NSW is experiencing unprecedented losses of marine macrophytes from shallow coastal ecosystems and the emergence of species native species with invasive characteristics (e.g. Caulerpa filiformis).
Changes are particularly apparent around the Sydney metropolitan region but Caulerpa is now found as far north as Ballina, 100’s of kilometres outside its previously known distribution. Because it is chemically defended and structurally very different from many of the seaweed species it is possibly replacing, the spread of Caulerpa filiformis may severe consequences for native coastal biodiversity.
This project will determine the role of coastal pollution and sedimentation in contributing to the spread of highly adaptive species in NSW, and also investigate the effects of the spread of this species on native biota.
Whilst native to NSW, Caulerpa filiformis shares many characteristics of invasive species such as rapid growth and asexual fragmentation. Although the reasons for its spread are unclear, it appears to prefer areas of high sedimentation (often found in highly urbanised areas). Thus a large part of our research is determining the reasons behind its spread.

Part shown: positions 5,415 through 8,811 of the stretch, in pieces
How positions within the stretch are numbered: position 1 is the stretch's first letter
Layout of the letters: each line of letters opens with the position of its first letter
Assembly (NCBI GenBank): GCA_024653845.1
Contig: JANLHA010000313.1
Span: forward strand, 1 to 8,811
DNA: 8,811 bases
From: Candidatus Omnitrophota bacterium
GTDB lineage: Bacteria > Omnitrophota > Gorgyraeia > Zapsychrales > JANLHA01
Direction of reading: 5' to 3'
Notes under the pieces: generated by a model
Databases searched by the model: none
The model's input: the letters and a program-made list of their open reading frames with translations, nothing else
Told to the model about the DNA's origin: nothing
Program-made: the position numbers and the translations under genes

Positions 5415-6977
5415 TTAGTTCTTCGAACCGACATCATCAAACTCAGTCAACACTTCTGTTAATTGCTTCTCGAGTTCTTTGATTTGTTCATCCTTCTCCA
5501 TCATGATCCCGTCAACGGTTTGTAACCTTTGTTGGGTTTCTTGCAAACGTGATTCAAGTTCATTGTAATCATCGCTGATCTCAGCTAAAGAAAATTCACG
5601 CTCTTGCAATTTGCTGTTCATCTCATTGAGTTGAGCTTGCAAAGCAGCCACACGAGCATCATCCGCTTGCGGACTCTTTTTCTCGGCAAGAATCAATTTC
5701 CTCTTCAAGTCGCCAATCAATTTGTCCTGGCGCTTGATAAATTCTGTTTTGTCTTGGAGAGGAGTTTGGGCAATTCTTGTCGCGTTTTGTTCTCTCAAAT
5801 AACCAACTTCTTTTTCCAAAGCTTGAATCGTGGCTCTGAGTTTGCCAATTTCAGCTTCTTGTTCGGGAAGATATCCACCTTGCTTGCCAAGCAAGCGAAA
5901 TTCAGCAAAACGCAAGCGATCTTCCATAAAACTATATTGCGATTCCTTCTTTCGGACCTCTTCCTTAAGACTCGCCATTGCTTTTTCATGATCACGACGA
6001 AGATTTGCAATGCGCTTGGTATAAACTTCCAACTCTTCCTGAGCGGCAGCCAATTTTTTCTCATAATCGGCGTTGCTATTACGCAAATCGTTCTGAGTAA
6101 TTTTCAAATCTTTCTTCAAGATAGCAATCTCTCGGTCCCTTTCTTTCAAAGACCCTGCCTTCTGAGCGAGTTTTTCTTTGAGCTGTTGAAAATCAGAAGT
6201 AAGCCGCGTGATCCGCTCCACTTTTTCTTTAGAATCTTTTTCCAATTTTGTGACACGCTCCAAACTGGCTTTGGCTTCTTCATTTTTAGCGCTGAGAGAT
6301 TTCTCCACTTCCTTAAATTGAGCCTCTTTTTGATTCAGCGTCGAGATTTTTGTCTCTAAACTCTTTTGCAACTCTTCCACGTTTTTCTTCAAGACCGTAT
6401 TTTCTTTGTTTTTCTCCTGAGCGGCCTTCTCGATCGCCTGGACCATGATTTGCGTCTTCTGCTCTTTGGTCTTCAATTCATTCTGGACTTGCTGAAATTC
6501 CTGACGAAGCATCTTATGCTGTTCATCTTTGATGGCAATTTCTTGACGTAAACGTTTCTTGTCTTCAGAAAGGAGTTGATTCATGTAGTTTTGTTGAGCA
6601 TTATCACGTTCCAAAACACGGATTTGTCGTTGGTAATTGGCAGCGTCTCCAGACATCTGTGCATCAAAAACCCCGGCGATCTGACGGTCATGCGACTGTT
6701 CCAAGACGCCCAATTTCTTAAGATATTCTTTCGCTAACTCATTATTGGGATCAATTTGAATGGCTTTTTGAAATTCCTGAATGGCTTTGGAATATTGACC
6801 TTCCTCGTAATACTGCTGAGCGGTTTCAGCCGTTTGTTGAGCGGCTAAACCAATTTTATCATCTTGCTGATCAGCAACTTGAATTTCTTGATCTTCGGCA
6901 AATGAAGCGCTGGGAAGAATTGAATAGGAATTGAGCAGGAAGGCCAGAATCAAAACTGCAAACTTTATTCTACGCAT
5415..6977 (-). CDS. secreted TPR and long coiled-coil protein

In addition, because it is inedible to many species of invertebrates and fish that occur in NSW’s aquatic ecosystems it has the potential to alter the structure of coastal marine communities. New research by A/Professor Paul Gribben of UNSW Australia suggests that Caulerpa filiformis is having a large impact on urchin populations.
The research will provide the answers why some important habitat-forming species are being lost and replaced by others, and what the consequences of these changes are for coastal biodiversity. Ultimately, the outcomes of this research will provide information key to prevention of the loss of many important species.